The Windows Experience Index (WEI) first appeared back in Windows Vista, to evaluate the relative performance of a system.
The WEI is determined using the WinSAT (Windows System Assesment Tool) utility. WinSAT performs performance tests of the main system components and the index value is calculated based on these tests.
The five major components of the system are evaluated:
- 3D graphics
- Disk subsystem
In Windows Vista, the performance index is a numeric value in the range of 1 to 5.9, in Windows 7 the range is extended to 7.9, and starting with Windows 8 to 9.9. For each component, a different performance index is calculated and the total value is determined by the smallest number.
For some reason, the performance index has disappeared from the graphical interface of Windows 8.1 and 10. Remarkably, the evaluation is still performed and its results are saved to a file, but the result output is removed from the Control Panel.
How to find out Windows Experience index on the command prompt
To find out the performance score (index), you can use the command prompt.
Below are a few basic commands of the WinSAT utility:
winsat formal – evaluation of overall system performance
winsat formal -v – evaluation of overall system performance, detailed output
winsat formal -xml file.xml – output the result of the check to the specified xml file
winsat formal -restart never – when retesting, to evaluate only new components
winsat formal -restart clean – on retest, to reset the test history and perform a full test again
So, to find out the performance index, run a command prompt as administrator and run the following command:
winsat formal -restart clean
Wait for the WinSAT utility to work.
Now that the WinSAT utility has worked, you can see the overall performance score of your device in an XML file.
To do this, follow the following path:
In the DataStore folder we need the file Formal.Assessment (Recent).WinSAT.xml, the file name starts with the date of the system performance assessment. If there are several such files, select the last one by the date of creation.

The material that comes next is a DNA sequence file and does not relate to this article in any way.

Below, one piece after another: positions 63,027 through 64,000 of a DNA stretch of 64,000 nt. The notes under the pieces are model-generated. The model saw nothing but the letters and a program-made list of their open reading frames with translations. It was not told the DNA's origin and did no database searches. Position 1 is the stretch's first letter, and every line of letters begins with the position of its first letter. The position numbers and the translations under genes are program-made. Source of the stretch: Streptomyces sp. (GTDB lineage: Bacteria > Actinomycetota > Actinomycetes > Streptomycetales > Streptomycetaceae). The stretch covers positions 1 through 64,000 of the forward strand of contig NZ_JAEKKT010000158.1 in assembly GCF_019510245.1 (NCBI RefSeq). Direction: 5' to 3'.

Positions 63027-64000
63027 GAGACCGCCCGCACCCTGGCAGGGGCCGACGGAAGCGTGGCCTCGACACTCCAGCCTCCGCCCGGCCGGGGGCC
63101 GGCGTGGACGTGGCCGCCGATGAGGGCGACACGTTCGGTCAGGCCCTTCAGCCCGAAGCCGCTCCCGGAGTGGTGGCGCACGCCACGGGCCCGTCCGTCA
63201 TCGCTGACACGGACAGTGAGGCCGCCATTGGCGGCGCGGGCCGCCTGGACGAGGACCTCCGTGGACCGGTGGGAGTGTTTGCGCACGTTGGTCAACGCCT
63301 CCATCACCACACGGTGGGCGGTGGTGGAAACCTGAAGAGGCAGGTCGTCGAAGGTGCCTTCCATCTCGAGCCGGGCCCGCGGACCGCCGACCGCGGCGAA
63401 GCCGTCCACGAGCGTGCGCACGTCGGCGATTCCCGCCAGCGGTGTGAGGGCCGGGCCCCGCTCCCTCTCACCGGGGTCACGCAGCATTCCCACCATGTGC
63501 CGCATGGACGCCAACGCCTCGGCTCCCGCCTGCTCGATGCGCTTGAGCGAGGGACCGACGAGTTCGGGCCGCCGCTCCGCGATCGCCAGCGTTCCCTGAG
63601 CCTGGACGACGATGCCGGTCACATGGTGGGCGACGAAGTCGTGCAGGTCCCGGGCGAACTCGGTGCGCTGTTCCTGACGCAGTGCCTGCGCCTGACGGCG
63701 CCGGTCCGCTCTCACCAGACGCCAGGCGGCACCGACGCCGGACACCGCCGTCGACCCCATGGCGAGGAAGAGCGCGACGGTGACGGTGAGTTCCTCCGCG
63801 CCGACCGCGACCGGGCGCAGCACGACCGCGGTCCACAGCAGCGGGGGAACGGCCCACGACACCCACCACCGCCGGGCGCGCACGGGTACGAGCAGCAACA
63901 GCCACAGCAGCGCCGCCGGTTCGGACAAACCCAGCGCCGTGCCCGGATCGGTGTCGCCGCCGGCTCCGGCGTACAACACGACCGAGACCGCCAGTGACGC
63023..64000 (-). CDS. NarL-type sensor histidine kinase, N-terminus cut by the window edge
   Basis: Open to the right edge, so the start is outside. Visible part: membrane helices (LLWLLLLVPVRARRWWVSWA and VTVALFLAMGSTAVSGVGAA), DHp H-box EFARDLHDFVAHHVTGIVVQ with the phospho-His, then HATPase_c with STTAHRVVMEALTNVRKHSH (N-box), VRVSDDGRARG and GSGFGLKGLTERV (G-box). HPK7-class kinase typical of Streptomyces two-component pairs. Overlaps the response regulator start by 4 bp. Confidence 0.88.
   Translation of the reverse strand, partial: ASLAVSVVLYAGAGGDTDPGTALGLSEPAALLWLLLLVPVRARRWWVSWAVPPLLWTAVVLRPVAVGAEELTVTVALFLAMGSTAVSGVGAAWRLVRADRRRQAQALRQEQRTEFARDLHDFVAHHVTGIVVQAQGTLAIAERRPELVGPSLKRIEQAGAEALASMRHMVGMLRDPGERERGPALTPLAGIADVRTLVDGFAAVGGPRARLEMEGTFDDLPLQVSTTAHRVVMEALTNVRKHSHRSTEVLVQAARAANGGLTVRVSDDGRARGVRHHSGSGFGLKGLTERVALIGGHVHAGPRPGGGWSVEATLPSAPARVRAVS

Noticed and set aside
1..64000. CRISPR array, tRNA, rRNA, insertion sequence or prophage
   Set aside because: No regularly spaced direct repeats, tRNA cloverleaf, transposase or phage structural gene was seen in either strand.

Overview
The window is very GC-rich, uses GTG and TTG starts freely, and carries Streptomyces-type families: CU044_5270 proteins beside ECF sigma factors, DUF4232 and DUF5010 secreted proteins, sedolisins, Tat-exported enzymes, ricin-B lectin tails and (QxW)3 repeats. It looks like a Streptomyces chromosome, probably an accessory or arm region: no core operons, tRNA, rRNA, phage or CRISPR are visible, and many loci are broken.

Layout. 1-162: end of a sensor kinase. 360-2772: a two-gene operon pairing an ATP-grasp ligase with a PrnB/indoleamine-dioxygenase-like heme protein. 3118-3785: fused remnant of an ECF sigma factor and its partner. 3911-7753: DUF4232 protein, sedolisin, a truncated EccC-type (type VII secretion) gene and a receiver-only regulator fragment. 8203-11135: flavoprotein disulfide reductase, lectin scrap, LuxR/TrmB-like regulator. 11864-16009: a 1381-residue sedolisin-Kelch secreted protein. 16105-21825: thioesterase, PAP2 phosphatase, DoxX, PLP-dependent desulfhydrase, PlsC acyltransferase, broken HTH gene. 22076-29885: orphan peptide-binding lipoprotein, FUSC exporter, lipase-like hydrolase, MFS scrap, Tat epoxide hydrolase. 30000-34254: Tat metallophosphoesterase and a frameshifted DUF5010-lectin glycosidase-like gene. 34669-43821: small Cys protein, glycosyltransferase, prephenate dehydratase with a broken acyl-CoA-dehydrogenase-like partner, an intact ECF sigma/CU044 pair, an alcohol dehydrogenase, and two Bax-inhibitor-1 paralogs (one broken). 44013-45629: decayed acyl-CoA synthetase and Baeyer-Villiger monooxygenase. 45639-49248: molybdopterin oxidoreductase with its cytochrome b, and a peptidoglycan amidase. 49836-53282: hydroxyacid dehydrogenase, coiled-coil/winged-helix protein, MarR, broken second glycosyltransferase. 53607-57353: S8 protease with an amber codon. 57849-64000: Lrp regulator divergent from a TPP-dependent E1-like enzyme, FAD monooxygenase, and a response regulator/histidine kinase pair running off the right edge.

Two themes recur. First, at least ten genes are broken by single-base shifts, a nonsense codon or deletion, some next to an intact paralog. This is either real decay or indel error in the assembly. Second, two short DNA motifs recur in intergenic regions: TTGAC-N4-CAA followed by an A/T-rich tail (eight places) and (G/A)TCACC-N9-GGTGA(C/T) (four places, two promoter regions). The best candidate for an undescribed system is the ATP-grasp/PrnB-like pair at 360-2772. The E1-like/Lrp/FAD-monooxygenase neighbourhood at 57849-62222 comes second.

The .XML file can be opened in a browser or text editor. In the opened file, find the WinSPR value, which will display the performance scores of the system components, namely:
- SystemScore – overall system score, selected by the lowest score possible
- MemoryScore – evaluation of RAM (Random Access Memory) performance
- CpuScore – central processing unit (CPU) performance score
- CPUSubAggScore – additional CPU performance score
- VideoEncodeScore – a measure of performance during video encoding
- GraphicsScore – overall graphics performance score (desktop graphics)
- Dx9SubScore – DirectX 9 performance score
- Dx10SubScore – DirectX 10 performance score
- GamingScore – a measure of performance in games
- DiskScore – hard disk drive (HDD or SSD) performance score
It is also important to note that if you run the performance evaluation on a mobile device (laptop or tablet), do not forget to connect it to the network. When running on battery power, the assessment will not run and an error will be generated.
How to check Windows Experience Index in Windows PowerShell
You can also get information about system performance evaluation using the Windows PowerShell console.
To perform a system performance evaluation, open the Windows PowerShell console as an administrator and run the following command:
winsat formal -restart clean
Wait for the WinSAT utility to run and then you can display the performance evaluation results directly in a Windows PowerShell window by running the following command:
In the Windows PowerShell window, you will see performance information about your computer’s components.
Check Experience Index using third-party software
As an example of a utility that allows you to view information about the speed of computer components with a user-friendly interface we offer – Winaero WEI Tool. The application is publicly available, so the installation file can be downloaded for free from the developer’s official page by clicking on the link.
The data that will be output after Winaero WEI Tool start is provided by the system file Formal.Assessment (Recent).WinSAT.xml generated earlier. If it is missing, the result will be null. Re-run the assessment to generate a new report.
Using the methods discussed above, you can perform component performance evaluation and find out the performance index of your computer in Windows 10 and Windows 11 operating system.